In case you missed it, I hope you'll click back to the previous post by author/illustrator Richard Jones. His April release of PERDU earned high praise from me, including this line I wrote:
Apr 13, 2021
Apr 12, 2021
Lost dog stories are certainly heart-tugging, heart-aching, and even heart breaking. In books and in real life. I lived in a rural area for more than decade, one in which homes were acres apart and traffic was light. In the time I lived there it was not unusual for stray dogs (and kittens) to be found roaming, often alongside or even in the middle of the road. My neighbors and I assumed that these were rarely lost or runaway animals, but had been abandoned intentionally with the false assumption that a domesticated pet could fend for itself and find its own home. Whoever among us found these confused and frightened pets circulated pictures, but those efforts rarely located owners. More often, these abandoned furry beings went to rescue organizations who would actively re-home them in safe and loving surroundings. I still wonder how many we missed.
I share my experience because poignant-eyed Perdu on the cover obviously has a back story and I NEEDED to know what that was. I found no clues in endpapers, or on the opening spreads/title page. The clue I DID find is that little red scarf around his neck. Perdu, I imagined, has been left to his own devices, despite having once been someone's beloved pet. Perhaps abandoned. Perhaps a companion to someone no longer in his life, but not by choice. The scarf suggested to me that little Perdu understood LOVE and HOME. Now he was in a confused but determined pursuit of a new home. One where he would be safe. Where he would be loved. Hope and instinct led the way, paw after paw.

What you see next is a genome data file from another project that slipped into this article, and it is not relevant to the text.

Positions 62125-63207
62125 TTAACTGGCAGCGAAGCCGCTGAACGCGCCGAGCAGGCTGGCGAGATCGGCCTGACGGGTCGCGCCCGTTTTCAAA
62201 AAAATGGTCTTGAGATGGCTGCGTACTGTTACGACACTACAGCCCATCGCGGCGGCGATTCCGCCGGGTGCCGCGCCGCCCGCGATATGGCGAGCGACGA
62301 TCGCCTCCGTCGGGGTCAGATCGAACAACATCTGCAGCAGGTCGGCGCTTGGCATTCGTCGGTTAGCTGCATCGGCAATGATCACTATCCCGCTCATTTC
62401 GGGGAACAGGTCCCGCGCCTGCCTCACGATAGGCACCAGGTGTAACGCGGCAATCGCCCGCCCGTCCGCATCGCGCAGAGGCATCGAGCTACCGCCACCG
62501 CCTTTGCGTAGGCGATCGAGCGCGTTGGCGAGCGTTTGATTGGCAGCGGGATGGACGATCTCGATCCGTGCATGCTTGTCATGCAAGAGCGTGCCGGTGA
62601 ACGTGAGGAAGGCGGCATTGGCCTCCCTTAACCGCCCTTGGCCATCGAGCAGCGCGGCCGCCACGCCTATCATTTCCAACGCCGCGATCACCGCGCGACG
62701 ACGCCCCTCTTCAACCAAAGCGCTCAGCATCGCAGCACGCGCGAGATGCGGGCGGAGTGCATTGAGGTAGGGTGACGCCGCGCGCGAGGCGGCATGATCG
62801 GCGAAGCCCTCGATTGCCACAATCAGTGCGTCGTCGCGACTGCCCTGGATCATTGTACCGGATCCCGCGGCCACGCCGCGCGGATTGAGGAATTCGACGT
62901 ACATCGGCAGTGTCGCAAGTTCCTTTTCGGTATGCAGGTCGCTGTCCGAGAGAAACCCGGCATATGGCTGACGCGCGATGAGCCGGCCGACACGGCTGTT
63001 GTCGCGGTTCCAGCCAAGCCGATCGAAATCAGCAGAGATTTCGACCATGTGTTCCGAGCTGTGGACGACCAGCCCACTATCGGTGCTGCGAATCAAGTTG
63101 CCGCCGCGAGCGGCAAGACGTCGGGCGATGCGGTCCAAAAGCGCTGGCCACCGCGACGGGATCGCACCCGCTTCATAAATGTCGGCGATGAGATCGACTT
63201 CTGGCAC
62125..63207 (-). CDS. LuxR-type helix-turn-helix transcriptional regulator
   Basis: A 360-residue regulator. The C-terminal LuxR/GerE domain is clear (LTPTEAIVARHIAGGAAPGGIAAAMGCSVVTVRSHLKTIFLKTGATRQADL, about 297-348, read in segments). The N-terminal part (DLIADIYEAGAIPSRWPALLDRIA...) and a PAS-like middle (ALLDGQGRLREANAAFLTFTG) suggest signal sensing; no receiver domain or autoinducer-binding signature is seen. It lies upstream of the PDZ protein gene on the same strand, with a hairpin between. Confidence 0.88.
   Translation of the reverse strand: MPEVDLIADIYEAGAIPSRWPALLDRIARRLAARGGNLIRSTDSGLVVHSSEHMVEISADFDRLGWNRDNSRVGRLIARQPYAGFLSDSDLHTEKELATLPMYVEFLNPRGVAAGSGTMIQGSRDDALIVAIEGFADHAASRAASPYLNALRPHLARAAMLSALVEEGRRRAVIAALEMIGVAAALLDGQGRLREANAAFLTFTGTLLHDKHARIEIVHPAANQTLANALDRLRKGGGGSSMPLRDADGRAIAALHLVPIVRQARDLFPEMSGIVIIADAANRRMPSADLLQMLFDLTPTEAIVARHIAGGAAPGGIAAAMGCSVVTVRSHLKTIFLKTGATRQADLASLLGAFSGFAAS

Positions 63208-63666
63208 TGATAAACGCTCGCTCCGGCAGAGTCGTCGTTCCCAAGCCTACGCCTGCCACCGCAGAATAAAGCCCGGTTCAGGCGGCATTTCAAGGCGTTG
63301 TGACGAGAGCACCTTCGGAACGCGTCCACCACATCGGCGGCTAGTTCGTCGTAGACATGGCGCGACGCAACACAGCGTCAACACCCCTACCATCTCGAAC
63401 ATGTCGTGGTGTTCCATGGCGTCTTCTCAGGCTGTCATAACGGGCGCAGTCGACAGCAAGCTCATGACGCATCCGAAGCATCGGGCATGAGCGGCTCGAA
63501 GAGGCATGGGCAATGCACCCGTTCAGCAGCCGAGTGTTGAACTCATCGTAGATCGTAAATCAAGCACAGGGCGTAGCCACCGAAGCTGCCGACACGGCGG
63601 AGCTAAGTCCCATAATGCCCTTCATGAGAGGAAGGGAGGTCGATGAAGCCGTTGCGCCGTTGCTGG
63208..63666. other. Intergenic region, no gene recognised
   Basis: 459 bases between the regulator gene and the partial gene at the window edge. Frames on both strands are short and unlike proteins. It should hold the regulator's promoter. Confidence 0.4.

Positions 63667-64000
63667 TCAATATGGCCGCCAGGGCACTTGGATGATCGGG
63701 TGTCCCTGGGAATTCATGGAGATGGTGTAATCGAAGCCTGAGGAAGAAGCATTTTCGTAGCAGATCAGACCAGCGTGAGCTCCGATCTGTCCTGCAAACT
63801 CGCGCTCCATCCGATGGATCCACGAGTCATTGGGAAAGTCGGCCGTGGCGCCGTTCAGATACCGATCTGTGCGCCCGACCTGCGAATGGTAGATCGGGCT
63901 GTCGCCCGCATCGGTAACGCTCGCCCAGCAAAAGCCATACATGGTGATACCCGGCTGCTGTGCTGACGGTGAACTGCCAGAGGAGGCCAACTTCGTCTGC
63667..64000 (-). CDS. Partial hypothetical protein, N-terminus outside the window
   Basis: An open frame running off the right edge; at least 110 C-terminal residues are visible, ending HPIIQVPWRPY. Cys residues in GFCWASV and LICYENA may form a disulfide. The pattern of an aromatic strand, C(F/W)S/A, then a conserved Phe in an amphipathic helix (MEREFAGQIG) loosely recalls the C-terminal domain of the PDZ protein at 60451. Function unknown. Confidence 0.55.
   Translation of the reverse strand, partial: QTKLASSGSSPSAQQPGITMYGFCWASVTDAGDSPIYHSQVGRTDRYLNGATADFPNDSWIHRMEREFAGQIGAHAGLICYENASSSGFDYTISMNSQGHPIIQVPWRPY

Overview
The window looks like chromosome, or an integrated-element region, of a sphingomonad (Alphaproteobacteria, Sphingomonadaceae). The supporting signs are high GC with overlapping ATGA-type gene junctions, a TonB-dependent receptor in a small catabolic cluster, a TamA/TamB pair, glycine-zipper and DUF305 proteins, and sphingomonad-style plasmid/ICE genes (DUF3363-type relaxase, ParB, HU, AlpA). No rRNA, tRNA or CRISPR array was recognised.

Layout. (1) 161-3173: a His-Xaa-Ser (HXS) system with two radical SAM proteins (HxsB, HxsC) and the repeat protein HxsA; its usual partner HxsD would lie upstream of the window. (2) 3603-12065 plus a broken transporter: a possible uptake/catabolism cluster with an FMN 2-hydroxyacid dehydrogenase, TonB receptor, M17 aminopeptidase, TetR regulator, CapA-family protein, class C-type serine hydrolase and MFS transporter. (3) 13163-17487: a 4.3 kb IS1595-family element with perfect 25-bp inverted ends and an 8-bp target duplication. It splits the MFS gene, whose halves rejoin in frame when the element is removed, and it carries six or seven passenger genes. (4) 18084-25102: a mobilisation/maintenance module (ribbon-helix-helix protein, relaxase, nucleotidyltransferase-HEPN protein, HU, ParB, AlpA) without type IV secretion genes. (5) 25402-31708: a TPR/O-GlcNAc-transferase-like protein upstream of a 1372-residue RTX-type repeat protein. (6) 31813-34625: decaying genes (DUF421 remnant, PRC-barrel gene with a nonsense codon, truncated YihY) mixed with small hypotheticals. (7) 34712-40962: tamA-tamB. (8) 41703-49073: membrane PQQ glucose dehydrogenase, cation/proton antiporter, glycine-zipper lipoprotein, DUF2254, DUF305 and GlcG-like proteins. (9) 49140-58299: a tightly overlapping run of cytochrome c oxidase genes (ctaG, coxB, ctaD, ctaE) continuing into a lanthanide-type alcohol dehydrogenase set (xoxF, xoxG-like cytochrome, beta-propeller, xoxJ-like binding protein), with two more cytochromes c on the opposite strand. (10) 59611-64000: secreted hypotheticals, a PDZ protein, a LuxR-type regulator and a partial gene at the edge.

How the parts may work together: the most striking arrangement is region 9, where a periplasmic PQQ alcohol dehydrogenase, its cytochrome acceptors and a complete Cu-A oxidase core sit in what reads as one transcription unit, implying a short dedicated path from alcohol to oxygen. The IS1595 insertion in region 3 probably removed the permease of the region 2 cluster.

With that premise in mind, I was ready to read. But I had burdened Perdu with a heavy load of metaphor for many in our world who also have face wearying journeys in our lives.
Perdu does as dogs do, follows his nose and vision forward, step after step. When a leaf catches his attention, he follows its floating path, leaving the woods behind, leading him into a crowded urban setting where tender paws became sore and weary, where a forest of long-legged folks never even looked down.
|PERDU, interior, used with permission|
|Perdu, interior, used with permission|
|Richard Jones (background), |
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This is the first of several posts in a blog tour starring PERDU:
Monday (4/12): Unpacking the Power of Picture Books
Tuesday (4/13): Mom Read It
Wednesday (4/14): Good Reads with Ronna
Thursday (4/15): Literacious
Apr 9, 2021
"This beautiful poetry collection introduces readers to the art of found poetry as the poet writes a 37-line poem, "Nest," then finds 160 smaller poems within it."
I was not disappointed.
Poetic forms can be challenging, but they can also provide a scaffold for writers (young OR old) to approach and attempt creating their own work.
In this case, the premise of a poem being a nest is described simply and clearly in the opening pages. Latham has written a lovely and comprehensive poem to launch the book, one that is worthy to read and appreciate on its own. Her guidance to readers indicates they are welcome to use her NEST poem, use other published poems, or swing for the bleachers and create an extensive poem of their own to become the nest for further work.
This is such a strong conceptual offering for poetry-writers, and the poems she has produced are organized in ways that might inspire additions in themselves. This book concludes with some added (brief) messages from the author, inviting readers to join in the fun and the challenge.
Here are three quick takes at today's world as we approach EARTH DAY, 2021. The theme for this year is RESTORE OUR EARTH. That important theme and the actions it should inspire rely on the promise of our own efforts, and that of coming generations.
Generations of picture book readers.